Honestly I thought this post existed because it's an update on the goings-on of a website dedicated to a figure who is well-known and respected, and who is often discussed on Metafilter. It's also something of an interesting article because of all of the stupid puns. Aside from that pun thing, I'm not sure why atheism is even being discussed in this thread.
posted by shakespeherian at 8:50 AM on October 25, 2010


I believe that atheism will survive this scandal, much as theism has survived much worse scandals.

That's an interesting statement, both because it indicates the absence of something can 'survive', and because it also indicates Dawkins (or his organization) will have something to do with that survival.
posted by Mooski at 8:53 AM on October 25, 2010 [5 favorites]


Can someone who is knowledgeable in this area explain why there would be four separate lawsuits filed?
posted by jonnyploy at 9:01 AM on October 25, 2010


I don't know here -- Timonen says it nets $30 a year. Per TFA, Dawkins says it grosses "10 times that."

So, $300K gross, minus the 85ish in salary, minus the 30 they have, minus say, 40ish in other labor expenses, minus say, 24 in actual IT expenses. The argument is really over, what, $121k/year?

Not millions. More than I make, to be sure. but not such a staggering amount that I'm sure it didn't get burned by simple stupidity, and self-aggrandizement. Renting a small office space, and going to a few conferences could consume that instantly without outright theft.

So, it nay be just two annoying people going to war over what is really minutia.
posted by tyllwin at 9:05 AM on October 25, 2010


it [m]ay be just two annoying people going to war over what is really minutia

That is, just another ordinary day at the Richard Dawkins Foundation.

rimshot
posted by gimonca at 9:26 AM on October 25, 2010


And Leonard Cohen, Sting and Billy Joel and countless other recording artists. So I guess that makes Dawkins a musician.

Well, he is married to a glamorous actress, much like many famous recording artists. COINCIDENCE?
posted by Sidhedevil at 9:34 AM on October 25, 2010


Many school districts are also victims of embezzlement! Perhaps Dawkins is a school district?
posted by rtha at 9:38 AM on October 25, 2010 [4 favorites]


You see the money isn't gone it's just been diluted. The bank account still has the essence of the original money.

It's called homeopathic financing.
posted by Bonzai at 9:45 AM on October 25, 2010 [8 favorites]


It's called homeopathic financing.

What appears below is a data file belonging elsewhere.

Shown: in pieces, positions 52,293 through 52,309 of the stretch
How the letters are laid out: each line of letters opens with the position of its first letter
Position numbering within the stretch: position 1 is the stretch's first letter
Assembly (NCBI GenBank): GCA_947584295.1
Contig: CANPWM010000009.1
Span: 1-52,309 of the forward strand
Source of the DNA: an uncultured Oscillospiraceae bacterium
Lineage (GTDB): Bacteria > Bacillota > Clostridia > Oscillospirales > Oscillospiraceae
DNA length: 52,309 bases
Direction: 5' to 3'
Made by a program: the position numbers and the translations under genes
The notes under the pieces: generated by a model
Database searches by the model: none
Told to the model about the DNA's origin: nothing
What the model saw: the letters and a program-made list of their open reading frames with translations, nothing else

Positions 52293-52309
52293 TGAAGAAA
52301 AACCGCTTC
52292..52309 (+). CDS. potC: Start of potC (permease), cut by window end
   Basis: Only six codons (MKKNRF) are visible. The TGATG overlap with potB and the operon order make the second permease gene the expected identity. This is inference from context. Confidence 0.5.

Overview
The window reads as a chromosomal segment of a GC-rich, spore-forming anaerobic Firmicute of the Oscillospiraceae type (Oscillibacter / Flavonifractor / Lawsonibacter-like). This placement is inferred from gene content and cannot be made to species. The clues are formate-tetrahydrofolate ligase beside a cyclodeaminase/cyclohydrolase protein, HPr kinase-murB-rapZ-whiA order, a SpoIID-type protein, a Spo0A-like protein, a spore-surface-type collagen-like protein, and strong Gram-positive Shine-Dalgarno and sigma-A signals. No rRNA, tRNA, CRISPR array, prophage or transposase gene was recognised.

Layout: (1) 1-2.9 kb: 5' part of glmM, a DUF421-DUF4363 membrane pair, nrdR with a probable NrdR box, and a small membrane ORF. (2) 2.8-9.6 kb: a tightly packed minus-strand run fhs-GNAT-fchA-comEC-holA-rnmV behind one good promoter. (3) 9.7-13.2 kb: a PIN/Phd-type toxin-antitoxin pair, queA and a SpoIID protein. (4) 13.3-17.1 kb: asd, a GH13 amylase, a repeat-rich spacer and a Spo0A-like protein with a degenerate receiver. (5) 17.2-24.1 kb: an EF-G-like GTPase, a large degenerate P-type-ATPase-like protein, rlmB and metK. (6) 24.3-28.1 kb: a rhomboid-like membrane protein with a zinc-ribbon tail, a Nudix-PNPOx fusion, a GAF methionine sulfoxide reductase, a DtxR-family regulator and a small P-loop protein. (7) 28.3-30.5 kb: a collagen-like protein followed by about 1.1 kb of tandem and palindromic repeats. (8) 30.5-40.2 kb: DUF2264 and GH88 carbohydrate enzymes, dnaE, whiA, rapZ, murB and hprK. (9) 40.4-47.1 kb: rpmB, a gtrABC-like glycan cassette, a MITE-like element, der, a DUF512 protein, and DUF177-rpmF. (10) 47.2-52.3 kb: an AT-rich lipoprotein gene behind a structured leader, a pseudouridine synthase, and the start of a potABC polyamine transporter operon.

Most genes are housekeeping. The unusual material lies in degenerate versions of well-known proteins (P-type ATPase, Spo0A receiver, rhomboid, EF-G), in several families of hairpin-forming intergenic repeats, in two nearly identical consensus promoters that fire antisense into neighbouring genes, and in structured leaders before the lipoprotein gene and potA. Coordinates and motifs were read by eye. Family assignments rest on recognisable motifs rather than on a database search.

In that case wouldn't that mean they have more money than ever?

Wait, let me go check my balances.
posted by Talanvor at 10:03 AM on October 25, 2010


But you can't take it with you!
posted by not_on_display at 10:03 AM on October 25, 2010


Atheists To Settle Squabble In Court, Little Chance Situation Will Involve Others, Experts Say
posted by BitterOldPunk at 10:10 AM on October 25, 2010 [2 favorites]


I am going to reply to this comment: "I believe that atheism will survive this scandal, much as theism has survived much worse scandals.
That's an interesting statement, both because it indicates the absence of something can 'survive', and because it also indicates Dawkins (or his organization) will have something to do with that survival.
posted by Mooski"

Ultimately, if theism disappeared utterly from the world, so would atheism. Atheism is not really an absence. It is the presence of skepticism about religious assertions. Even so, in the absence of religion, there would be no need for skepticism about religion. When I say that atheism will survive, I don't mean until the end of time. The human race itself is unlikely to survive until the end of time, and I'm really not sure that the human race and its various opinnions and belief systems, or its skepticism, will survive until the 22nd century. The grand saga may be drawing to a close. But we shall see.

And yes, I do consider Richard Dawkins to be an influential atheist. Whether he is actually the most influential atheist in the world, as he immodestly claims, I can't say for certain, but he is at least among the top three. Of course, had he been aware that pride is a deadly sin, he would not have claimed to be the world's most influential atheist.
posted by grizzled at 10:14 AM on October 25, 2010 [1 favorite]


And yes, I do consider Richard Dawkins to be an influential atheist. Whether he is actually the most influential atheist in the world, as he immodestly claims, I can't say for certain, but he is at least among the top three. Of course, had he been aware that pride is a deadly sin, he would not have claimed to be the world's most influential atheist.

Mark Zuckerberg is probably the most influential at this point. Or Warren Buffet. Maybe even Stephen Hawking.

Dawkins is the most prominent person who is single-mindedly outspoken about his atheism. (I don't mean that in a negative way. It's just that Christopher Hitchens and PZ Myers don't publicly focus on atheism to the exclusion of other topics.)
posted by zarq at 10:33 AM on October 25, 2010


Also, Dawkins is a ridiculous character

I've never read a Dawkins book in my life, but I'll reserve my ridicule for those who are buggering children, undergoing mock weddings with teenage boys, hiring rent-boys to 'carry their luggage' while on holiday, and generally wallowing in meth and man-ass, while condemning homosexuality from their bully pulpit.
posted by PeterMcDermott at 11:17 AM on October 25, 2010 [7 favorites]


Wait, Dawkins is the one arguing for rationality and science, while other people are saying we should pretend carbon dating and the fossil record are make believe, and he's the ridiculous character?
posted by MuppetNavy at 11:19 AM on October 25, 2010 [7 favorites]